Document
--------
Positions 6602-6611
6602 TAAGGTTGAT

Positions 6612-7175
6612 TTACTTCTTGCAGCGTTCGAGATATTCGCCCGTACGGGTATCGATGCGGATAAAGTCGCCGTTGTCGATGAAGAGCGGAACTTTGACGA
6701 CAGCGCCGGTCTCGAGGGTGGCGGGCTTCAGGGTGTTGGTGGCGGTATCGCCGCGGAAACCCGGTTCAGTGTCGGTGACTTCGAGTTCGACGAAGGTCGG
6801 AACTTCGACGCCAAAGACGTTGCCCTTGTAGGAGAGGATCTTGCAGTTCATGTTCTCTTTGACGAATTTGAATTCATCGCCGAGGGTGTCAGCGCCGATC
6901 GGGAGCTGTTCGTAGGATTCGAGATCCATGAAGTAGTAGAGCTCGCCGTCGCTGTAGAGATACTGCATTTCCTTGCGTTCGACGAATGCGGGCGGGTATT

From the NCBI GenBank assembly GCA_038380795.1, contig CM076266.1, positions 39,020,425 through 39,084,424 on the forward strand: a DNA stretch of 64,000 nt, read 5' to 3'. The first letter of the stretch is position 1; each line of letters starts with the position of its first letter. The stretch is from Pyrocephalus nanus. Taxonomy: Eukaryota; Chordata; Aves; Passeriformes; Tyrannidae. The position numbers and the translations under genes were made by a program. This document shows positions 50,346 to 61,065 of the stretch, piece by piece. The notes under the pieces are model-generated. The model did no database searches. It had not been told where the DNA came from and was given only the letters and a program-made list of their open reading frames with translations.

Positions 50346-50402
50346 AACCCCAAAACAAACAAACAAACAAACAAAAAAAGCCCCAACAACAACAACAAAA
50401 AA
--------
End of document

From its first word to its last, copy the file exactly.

Positions 6602-6611
6602 TAAGGTTGAT

Positions 6612-7175
6612 TTACTTCTTGCAGCGTTCGAGATATTCGCCCGTACGGGTATCGATGCGGATAAAGTCGCCGTTGTCGATGAAGAGCGGAACTTTGACGA
6701 CAGCGCCGGTCTCGAGGGTGGCGGGCTTCAGGGTGTTGGTGGCGGTATCGCCGCGGAAACCCGGTTCAGTGTCGGTGACTTCGAGTTCGACGAAGGTCGG
6801 AACTTCGACGCCAAAGACGTTGCCCTTGTAGGAGAGGATCTTGCAGTTCATGTTCTCTTTGACGAATTTGAATTCATCGCCGAGGGTGTCAGCGCCGATC
6901 GGGAGCTGTTCGTAGGATTCGAGATCCATGAAGTAGTAGAGCTCGCCGTCGCTGTAGAGATACTGCATTTCCTTGCGTTCGACGAATGCGGGCGGGTATT

From the NCBI GenBank assembly GCA_038380795.1, contig CM076266.1, positions 39,020,425 through 39,084,424 on the forward strand: a DNA stretch of 64,000 nt, read 5' to 3'. The first letter of the stretch is position 1; each line of letters starts with the position of its first letter. The stretch is from Pyrocephalus nanus. Taxonomy: Eukaryota; Chordata; Aves; Passeriformes; Tyrannidae. The position numbers and the translations under genes were made by a program. This document shows positions 50,346 to 61,065 of the stretch, piece by piece. The notes under the pieces are model-generated. The model did no database searches. It had not been told where the DNA came from and was given only the letters and a program-made list of their open reading frames with translations.

Positions 50346-50402
50346 AACCCCAAAACAAACAAACAAACAAACAAAAAAAGCCCCAACAACAACAACAAAA
50401 AA